I have been trying to grown papaya for a year now. First I obtained seedlings from a nursery in Queensland, Australia. The variety was called Southern Red carica papaya. Unfortunately, at the start of autumn all three seedlings died. This time I tried from organic seeds and the papaya trees grew very well. To save time, I didn’t wait for it to get warmer. I planted the seeds in autumn right after I saw the Southern Red in trouble. Not a wise thing to do, but Kevin put plastic sheets over them to keep away the cold winds and frost.
Papaya loves the sun. The hotter the better and many people believe they can only be grown in a fully tropical climate. So you can imagine what a feat it was not only keep my small trees alive but to keep them growing. The trick was to plant them against a wall facing the sun.
In Australia, the sun is usually in the northern part of the sky and moves even farther north in winter. So the southern side does not get much sun, except in summer and that too in the mornings and afternoons. So we planted our papaya trees against the wall facing the Northern side which had full sun during winter and summer. The plastic sheets over these little trees created a greenhouse effect by keeping the heat in and cold winds out. So they actually kept growing during winter but slowly.
Then the trunk of the trees turned black. I fed them some organic fertilizer and mulch to strengthen them to withstand the cold. It worked! Incredibly the trunks changed colour from black to grey to clear. No trace of the black at all. It goes to show that with good food it is possible to reverse any ailment.
So it is with much joy, I am able to harvest papayas this summer despite the earlier setback. They are small fruits having formed during winter but still very sweet. We are well into summer now and the trees are bearing more fruit. So I’m looking forward to larger papayas.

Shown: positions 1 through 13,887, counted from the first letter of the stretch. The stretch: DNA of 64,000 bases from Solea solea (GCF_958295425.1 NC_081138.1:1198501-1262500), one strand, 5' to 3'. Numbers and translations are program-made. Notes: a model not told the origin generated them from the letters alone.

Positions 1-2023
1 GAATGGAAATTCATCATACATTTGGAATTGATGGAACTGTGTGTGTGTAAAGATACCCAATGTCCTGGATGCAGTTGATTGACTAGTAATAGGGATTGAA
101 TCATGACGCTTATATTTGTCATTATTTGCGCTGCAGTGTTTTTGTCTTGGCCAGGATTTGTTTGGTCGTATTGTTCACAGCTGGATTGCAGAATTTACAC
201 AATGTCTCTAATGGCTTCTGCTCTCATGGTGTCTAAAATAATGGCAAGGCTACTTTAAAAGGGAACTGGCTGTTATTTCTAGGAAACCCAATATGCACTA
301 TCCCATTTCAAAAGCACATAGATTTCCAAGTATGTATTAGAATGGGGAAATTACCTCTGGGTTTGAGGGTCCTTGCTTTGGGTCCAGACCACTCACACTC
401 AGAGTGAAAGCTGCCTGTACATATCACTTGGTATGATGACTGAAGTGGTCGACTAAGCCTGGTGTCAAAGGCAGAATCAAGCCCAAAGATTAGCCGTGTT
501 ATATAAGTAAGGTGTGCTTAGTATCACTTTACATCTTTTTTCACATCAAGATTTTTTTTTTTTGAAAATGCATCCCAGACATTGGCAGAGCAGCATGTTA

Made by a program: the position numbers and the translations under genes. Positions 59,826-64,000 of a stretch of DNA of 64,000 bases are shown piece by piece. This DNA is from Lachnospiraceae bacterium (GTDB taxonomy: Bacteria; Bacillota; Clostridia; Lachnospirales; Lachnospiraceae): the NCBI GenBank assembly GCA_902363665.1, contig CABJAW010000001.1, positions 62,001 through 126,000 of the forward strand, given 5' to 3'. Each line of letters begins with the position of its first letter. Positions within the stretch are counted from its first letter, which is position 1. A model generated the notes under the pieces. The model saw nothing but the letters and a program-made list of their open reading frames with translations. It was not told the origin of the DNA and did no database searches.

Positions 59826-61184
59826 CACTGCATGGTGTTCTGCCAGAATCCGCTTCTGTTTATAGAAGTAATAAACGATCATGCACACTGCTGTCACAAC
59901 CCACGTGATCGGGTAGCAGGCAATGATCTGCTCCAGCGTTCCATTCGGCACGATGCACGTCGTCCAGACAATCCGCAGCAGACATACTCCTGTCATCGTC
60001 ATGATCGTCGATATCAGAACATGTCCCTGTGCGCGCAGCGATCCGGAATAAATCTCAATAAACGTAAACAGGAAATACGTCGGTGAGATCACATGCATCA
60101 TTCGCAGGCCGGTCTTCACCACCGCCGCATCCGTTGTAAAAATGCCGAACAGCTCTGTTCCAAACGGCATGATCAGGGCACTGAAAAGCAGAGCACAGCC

I used all my small winter papayas up to make papaya purple top turnip juice. I picked them bit by bit over a few days as and when I needed them to juice on my slow juicer so that they would be fresh to drink.
As my purple top turnip harvest had come in around the same time, I mixed a little of that into the papaya purple top turnip juice.
One cup serving of turnips contains 8.1 grams of carbohydrates, or 3% of the recommended intake (RDA) for a 2,000-calorie diet.
Purple top turnips are composed primarily of carbohydrates, with 80 percent of calories coming from carbohydrates which also include 2.3 grams of dietary fiber, almost 10 percent of your RDA.
Papaya is very high in Vitamin C, with one serving containing about 144% of your RDA. It is also high in Vitamin A and has papain which can break down tough protein fibres, thus extremely beneficial to the digestive system.
Papaya Purple Top Turnip Juice
(makes 800 ml)
600 gm papaya
180 gm orange
purple top turnip 200gm
1 tbsp tumeric paste
Papaya leaves can be ground and drunk like tea and is highly sought after by cancer patients as it is said to be a natural remedy for cancer and also for dengue.
I do make tea from my papaya leaves which are organic of course as I never use pesticide. However, be warned the tea is very bitter, more bitter than bitter melon tea. I don’t drink it often and Kevin does not like the taste at all. You can add honey or add about 1/4 cup to the juice you are making if you want to consume it but find the taste too bitter.
Organic leaves can also be purchased in Australia from PawPawLeaf Australia. The owner told me that it is common for paw paw or papaya leaves to have dark spots on them but they are still edible. it is only cosmetic. Mine have these dark spots mainly during winter but they are fine in summer.
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